Board votes 6-3 to landmark Ballard Denny’s building

dennys1 1For those who have been watching Benaroya vs. Seattle Landmarks Preservation Board were probably not surprised by the outcome of today’s vote. The Landmarks board’s 6-3 vote to designate the exterior of Ballard Denny’s a city landmark did little to signify anything except give opposition another Trojan Horse to attack future development.

My problem with this vote is not to say opposition is not free to their opinion. Instead the Seattle Landmarks Preservation board’s vote was a perfect example of putting personal feelings in front of political freedoms.

The Fifth Amendment ends saying, “…nor shall private property be taken for public use without just compensation.

13 thoughts on “Board votes 6-3 to landmark Ballard Denny’s building

  1. The decision is a manifestation of the public backlash of “development for development’s sake” without regard to the health of community, affordability of living space, and the disregard of a community’s sense of continuity and history by so many that feel that profit is above everyone else’s rights.

    It is worth pointing out that no where is the property being appropriated for public use. Property is regulated all the time, and in fact, the commercial real estate industry has been profiting from the changing of regulation in zoning in Seattle over the past few years. Tyranny is a little bit of a stretch, when the regulators have been fairly hands off in the development of the credit/real estate bubble.

    If you are advocating free-capitalism that is one thing. But the US was not founded on the principle that free-capitalism is a right. Organizations are not endowed the same rights as individuals by our creator. Couching an argument in favor of that under the guise of objecting to the eroding of political rights is not very convincing, when considering the undermining of so many other rights explicitly outlined in the constitution.

  2. I’m torn about this ruling because with the preservation of that landmark there is the possibility that the rundown properties next to it will continue to exist and blight the neighborhood. With the restriction of not building to the corner it may not be economically viable for a developer to recast that into a good space, but perhaps they’ll come up with something interesting and surprise us all.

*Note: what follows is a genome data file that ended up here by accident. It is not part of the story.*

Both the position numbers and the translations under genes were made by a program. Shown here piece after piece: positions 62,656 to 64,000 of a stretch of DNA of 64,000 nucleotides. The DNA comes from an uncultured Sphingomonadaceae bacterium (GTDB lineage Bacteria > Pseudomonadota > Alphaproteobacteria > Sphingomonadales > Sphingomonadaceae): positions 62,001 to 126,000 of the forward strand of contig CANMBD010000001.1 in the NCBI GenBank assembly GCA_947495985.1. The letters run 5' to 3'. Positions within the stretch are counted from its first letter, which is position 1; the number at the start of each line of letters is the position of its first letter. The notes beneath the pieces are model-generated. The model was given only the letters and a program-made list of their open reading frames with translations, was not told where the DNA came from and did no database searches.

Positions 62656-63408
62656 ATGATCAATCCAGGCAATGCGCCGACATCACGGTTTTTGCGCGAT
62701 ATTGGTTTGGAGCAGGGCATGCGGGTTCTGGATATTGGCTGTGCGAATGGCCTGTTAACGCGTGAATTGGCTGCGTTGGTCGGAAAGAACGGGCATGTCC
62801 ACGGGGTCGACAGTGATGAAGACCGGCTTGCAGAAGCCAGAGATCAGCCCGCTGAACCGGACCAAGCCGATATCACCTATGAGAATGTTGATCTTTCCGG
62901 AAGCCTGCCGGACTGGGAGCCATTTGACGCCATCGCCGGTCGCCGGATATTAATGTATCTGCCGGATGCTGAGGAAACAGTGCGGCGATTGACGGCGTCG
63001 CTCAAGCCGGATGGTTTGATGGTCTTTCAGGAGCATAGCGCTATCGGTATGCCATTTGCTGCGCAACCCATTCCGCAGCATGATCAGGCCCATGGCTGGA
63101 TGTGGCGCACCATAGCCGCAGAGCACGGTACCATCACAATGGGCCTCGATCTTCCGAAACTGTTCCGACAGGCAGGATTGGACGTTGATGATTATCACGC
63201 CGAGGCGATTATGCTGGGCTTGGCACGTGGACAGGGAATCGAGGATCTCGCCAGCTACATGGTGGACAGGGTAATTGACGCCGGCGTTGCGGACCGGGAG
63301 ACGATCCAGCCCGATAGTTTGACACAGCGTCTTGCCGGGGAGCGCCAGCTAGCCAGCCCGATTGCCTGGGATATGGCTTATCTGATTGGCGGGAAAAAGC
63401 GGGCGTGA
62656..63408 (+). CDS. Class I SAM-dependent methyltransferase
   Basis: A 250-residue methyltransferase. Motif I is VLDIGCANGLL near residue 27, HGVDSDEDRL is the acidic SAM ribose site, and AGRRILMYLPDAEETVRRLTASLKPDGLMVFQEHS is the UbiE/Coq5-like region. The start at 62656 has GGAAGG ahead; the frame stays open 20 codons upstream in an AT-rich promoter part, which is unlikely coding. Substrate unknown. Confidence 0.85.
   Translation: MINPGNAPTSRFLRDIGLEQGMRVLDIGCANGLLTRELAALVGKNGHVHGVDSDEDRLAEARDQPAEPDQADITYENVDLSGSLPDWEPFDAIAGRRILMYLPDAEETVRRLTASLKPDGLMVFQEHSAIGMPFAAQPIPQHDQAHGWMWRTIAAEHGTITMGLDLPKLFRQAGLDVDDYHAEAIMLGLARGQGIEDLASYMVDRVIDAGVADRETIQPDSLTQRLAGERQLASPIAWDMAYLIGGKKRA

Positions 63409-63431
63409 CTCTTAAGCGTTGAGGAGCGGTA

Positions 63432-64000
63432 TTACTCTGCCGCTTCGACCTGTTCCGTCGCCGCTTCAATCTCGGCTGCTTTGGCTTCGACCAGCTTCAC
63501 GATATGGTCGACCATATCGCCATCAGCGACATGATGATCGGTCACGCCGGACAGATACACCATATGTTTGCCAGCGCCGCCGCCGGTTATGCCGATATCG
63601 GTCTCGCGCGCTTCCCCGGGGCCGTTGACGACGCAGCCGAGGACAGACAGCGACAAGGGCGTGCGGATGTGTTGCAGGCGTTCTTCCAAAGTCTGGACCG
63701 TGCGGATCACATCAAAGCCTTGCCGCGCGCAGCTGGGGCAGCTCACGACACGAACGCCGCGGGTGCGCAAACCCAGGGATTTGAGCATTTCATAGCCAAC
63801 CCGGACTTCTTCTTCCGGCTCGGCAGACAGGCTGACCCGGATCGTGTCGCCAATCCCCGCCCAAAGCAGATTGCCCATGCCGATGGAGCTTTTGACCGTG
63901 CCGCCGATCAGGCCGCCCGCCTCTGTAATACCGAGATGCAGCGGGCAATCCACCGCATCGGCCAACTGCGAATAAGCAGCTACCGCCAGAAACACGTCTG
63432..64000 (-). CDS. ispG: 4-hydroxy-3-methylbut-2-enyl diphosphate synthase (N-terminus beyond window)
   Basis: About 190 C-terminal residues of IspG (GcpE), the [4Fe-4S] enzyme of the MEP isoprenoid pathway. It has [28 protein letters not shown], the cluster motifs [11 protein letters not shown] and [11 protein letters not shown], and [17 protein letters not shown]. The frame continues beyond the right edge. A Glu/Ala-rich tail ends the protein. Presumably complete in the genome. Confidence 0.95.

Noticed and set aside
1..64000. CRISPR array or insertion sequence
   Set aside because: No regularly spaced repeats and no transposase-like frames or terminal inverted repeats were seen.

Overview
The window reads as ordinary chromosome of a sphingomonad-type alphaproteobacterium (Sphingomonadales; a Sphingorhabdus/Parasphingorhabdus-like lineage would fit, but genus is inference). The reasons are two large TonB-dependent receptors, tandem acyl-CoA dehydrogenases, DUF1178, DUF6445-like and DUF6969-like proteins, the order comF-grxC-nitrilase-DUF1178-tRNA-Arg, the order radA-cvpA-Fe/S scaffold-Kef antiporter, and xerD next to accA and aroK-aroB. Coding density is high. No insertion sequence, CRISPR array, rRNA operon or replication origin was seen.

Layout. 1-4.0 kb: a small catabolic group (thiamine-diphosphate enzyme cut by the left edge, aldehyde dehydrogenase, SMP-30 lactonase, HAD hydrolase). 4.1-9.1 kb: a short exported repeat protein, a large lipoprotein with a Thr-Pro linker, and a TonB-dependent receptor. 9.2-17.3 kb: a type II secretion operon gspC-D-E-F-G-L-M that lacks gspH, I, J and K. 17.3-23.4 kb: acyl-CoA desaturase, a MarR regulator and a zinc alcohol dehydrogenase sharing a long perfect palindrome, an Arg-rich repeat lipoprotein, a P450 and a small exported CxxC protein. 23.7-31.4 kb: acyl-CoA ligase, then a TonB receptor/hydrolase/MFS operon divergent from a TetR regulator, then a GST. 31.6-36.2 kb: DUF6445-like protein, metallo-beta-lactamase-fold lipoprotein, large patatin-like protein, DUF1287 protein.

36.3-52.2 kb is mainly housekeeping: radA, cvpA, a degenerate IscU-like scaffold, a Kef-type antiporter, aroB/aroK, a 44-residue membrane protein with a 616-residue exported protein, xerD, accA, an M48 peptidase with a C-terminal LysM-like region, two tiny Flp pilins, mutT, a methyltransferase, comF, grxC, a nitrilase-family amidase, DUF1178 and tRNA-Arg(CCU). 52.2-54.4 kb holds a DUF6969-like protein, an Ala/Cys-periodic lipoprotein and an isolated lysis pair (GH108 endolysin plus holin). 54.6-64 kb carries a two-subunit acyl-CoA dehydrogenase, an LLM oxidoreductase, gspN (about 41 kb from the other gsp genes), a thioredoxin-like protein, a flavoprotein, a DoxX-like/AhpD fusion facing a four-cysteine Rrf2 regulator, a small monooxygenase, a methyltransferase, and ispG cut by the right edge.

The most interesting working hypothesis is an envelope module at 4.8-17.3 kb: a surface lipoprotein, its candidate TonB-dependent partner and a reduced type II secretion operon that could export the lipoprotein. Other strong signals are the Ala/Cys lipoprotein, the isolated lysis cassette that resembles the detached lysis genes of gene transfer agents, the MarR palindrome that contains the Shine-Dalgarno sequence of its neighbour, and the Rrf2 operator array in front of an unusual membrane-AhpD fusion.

3. The NW corner of 65th and Market was green lighted for public development, a monorail station, but runs afoul when slated for private development? While I find Seattle to be overegulated, zoning and oversight have their place and play a role. But this is over the top to any reasonable person. New sidewalks where there were none, set asides for open space, modulation of structures to avoid rows on rows of flat tall boxes, are all good things that builders would not do on their own. Calling that Denny’s anything more than an oddity is a misuse of landmark status and waters down landmarking for when it’s really needed. That goofy structure can be properly memorialized in a coffee table book.

  4. Maybe a top level rotating Denny’s. You could incorporate that crazy roofline. Or perhaps the Doghouse could be revived and put there. That was good 24 hour grub.

  5. Doug wrote:

    “Maybe a top level rotating Denny’s”

    We already have such a place, it’s called the Space Needle and it serves even crapier food. Thank God it’s not open 24 hours a day!! 🙂

  6. Pingback: Freedom Isn’t Free « The Notorious R.O.B.

  7. doug in seattle-
    I agree with you and I think it is funny that prior to the same people who wanting Denny’s to be a Landmark voted in favor of the monorail. So if it works in your favor vote YES, but if a developer is going to make money improving an area, the answer is NO.
    If anyone is THAT against future development, stop buying the townhomes. There is NO QUICKER way to stop future development than to stop buying the product.

  8. Funny…It is OK to flatten Denny’s for public use in this case transportation. It isn’t Ok to flatten Denny’s for private development.

    Just another example of the public’s decision to take away economic value of real property from a private owner through regulation for the common good of the public without accepting responsibility to pay for it. Seattle is becoming more statist.

    And, no I am not a republican.

  9. Its all poo poo I tell you.
    This Developer paid 10 to15 Million for this land.
    His payments are due. The property taxes are being formulated for a R48 Zoning. The city is collecting taxes on the full value but they wont let him develop. What about Owner rights? Its not about profits but about affordable housing and public transportation.
    I was excited when I read in the Seattle times that the property was sold to a develper. I said to myself that that is the ugliest building in Seattle and I am Glad that is was finaly being developed.
    Norm Rice would love a new building so close to downtown to house so many people so why wont they let him. Move on with this idealisting thinking of preservacy when everything around us is changing. I remember when 520 was a single lane street heading from Bellevue into Redmond. Change is inevitable people get on with it.

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